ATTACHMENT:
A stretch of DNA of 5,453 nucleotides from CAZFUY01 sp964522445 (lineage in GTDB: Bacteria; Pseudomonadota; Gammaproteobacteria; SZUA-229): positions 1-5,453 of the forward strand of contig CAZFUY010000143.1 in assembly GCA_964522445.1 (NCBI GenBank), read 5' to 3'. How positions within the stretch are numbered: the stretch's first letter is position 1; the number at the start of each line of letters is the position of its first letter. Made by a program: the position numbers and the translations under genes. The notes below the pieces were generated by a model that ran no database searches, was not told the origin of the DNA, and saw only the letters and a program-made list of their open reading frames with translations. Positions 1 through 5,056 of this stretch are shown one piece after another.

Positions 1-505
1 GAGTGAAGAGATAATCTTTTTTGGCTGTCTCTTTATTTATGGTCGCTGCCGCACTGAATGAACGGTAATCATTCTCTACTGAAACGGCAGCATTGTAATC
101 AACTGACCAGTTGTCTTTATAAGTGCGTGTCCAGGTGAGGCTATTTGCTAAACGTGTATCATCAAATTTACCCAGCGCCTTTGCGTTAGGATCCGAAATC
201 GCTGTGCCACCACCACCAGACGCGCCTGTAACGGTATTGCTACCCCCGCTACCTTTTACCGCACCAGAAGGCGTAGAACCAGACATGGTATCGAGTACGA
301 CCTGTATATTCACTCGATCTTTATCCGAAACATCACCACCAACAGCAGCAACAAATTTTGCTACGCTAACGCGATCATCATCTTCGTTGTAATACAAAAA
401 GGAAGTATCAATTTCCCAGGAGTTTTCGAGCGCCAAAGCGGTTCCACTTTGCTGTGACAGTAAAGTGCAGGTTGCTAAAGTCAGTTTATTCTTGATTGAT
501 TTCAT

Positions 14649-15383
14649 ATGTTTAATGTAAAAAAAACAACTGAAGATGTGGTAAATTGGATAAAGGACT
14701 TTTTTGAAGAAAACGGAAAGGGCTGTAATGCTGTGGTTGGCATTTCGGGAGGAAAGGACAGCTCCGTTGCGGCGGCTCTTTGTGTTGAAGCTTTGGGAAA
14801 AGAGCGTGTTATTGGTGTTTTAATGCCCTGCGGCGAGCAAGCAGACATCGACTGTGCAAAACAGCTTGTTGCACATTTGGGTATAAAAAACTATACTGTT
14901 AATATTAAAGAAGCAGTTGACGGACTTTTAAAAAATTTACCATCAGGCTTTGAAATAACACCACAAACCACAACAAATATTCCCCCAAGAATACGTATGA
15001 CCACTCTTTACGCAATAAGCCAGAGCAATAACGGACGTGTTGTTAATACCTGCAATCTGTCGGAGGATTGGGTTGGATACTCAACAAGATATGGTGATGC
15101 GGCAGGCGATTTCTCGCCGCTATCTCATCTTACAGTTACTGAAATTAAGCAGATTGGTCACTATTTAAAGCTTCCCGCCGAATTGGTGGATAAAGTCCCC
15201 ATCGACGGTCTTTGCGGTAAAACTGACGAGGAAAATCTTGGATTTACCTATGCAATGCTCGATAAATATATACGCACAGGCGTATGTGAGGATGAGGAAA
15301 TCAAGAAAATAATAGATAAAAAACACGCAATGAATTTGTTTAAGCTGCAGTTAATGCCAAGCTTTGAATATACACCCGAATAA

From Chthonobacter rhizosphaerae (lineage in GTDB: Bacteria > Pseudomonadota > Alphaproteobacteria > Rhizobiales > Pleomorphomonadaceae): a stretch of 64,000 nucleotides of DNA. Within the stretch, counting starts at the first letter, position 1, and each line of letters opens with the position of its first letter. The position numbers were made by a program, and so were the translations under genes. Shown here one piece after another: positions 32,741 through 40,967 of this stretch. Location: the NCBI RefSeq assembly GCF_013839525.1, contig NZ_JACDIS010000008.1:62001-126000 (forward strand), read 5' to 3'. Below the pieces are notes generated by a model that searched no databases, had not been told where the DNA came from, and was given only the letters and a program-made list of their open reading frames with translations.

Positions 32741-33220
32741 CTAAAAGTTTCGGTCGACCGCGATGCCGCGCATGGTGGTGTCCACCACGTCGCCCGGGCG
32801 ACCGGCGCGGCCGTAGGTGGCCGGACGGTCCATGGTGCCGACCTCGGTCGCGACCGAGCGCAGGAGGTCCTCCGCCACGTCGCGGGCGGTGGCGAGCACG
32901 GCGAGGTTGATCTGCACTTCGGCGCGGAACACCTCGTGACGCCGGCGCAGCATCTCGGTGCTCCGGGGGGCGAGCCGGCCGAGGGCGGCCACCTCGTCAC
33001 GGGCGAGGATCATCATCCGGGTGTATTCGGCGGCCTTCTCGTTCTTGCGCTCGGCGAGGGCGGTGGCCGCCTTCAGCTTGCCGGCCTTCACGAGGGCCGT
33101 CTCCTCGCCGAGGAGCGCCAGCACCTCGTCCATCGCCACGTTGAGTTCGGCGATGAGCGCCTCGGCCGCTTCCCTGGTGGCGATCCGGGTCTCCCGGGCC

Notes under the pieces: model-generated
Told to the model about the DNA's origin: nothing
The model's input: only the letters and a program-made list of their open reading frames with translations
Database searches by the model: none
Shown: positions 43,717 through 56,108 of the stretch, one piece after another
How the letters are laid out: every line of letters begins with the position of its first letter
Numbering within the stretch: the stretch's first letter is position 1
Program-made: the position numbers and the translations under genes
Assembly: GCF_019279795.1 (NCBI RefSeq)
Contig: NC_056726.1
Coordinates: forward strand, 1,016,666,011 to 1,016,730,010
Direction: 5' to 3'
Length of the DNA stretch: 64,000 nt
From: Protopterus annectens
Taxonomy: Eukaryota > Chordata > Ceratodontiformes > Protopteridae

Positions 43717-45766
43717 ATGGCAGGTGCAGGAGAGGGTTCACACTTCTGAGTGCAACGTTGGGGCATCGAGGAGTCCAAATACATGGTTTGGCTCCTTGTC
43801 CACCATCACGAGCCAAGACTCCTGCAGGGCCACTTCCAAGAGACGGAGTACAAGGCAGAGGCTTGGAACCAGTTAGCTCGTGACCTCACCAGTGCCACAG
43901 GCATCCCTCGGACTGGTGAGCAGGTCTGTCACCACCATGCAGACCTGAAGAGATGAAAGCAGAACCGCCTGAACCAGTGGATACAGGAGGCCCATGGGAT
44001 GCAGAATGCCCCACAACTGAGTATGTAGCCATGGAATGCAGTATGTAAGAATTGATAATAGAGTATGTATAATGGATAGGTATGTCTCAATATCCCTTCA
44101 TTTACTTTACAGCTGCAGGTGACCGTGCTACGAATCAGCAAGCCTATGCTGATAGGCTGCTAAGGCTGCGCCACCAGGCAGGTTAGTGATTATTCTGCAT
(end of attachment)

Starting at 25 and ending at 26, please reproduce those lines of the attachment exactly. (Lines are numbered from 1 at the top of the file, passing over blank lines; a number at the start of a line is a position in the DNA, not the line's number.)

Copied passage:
Notes under the pieces: model-generated
Told to the model about the DNA's origin: nothing